I completed my MSc whilst I was at Vale Housing, and used my dissertation to develop a mobile application for the managers who looked after our elderly and other vulnerable tenants. This was in the very early days of mobile, long before Android or Apple iOS existed. The system allowed the managers to download tenant and emergency medical/contact data to their devices, make changes and record visit logs – all while synchronising the data with the office based system whenever connectivity allowed. It worked extremely well and the only real problem was the poor data services available back then.
What technologies were you involved with ten years ago?
The technologies I was involved with ten years ago weren’t really that much different to now. I was using PostgreSQL, of course, and had just moved from development of code in VB/C# to C++. I was also maintaining systems running on SQL Server for our housing management. Most of our in-house systems were all on Linux – as were the edge routers on the network. The internal network was a Cisco based WAN on a mix of private circuits and VPN connections, with a company-wide VOIP phone system running across it.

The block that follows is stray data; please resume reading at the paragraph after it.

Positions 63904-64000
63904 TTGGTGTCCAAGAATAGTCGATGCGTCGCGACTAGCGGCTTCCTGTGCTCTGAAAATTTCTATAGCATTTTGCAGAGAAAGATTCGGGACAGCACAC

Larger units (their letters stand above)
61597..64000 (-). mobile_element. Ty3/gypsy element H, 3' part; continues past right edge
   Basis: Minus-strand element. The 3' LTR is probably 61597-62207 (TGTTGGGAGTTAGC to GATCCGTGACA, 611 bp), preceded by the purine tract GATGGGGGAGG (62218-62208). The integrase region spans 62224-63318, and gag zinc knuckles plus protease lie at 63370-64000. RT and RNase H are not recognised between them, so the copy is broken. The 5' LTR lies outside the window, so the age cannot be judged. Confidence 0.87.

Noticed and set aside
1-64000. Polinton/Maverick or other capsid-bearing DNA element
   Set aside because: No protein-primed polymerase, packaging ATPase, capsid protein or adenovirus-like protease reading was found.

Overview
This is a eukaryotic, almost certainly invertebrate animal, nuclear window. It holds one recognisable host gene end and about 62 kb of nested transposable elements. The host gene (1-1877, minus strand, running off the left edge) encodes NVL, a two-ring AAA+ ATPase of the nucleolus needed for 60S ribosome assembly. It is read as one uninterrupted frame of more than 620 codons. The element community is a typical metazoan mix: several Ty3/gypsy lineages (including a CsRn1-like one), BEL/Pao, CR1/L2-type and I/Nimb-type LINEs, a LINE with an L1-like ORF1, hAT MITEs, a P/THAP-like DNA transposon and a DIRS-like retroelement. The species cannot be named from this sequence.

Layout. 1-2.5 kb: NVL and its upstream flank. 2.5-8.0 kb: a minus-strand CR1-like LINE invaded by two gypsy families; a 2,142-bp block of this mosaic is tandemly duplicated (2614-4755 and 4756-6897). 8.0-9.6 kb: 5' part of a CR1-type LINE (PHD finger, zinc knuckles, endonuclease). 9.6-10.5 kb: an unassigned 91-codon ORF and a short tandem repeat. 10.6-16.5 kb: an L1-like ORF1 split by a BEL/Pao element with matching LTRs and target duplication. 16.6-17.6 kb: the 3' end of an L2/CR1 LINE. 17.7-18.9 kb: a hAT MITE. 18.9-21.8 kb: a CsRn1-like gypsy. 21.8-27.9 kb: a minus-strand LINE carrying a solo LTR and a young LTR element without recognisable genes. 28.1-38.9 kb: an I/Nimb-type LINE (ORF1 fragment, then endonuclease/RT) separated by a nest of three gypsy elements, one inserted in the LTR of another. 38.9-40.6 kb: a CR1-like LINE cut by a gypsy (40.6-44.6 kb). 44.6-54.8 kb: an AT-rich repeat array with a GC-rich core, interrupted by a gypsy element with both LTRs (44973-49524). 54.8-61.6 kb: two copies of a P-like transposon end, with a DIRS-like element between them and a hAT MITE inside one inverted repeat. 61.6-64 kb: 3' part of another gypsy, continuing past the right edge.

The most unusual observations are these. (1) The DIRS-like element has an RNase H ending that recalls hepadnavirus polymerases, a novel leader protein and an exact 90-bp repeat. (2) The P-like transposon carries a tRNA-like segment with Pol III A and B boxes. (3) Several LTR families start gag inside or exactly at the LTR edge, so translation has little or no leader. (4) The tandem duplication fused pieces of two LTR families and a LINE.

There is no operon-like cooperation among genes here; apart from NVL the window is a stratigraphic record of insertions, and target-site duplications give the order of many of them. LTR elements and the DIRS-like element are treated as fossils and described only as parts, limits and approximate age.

What do you expect to be using in ten years’ time?
I’m using Python more and more for new work these days, whilst other technologies like C++ and PHP are used less frequently. On the infrastructure side, we’re moving a lot of our systems into OpenStack at the moment and that is working very well. I expect these trends to continue, though whether it will still be what we’re using in ten years, I have no idea!
What do you think is the greatest challenge for an IT company or department today?
On the software development side, the biggest challenge is supporting our customers with all the different operating systems and other technologies they want to use. It takes a lot of resources to ensure we’re able to support new OS versions when they’re released, and yet still continue to support customers with existing systems that might run for years.
We also face challenges regularly as users want to use software with a multitude of other technologies. For example, Postgres Plus Cloud Database currently runs on Amazon AWS, but we have customers that want to run it on different private cloud environments, such as OpenStack or VMware infrastructures. Other users might also want to integrate our management tools with different third party products that they’re using, to manage other aspects of their infrastructure. It can take a lot of work to provide the features that are important to customers, whilst still ensuring the product remains focused, unbloated and still grows in terms of new functionality.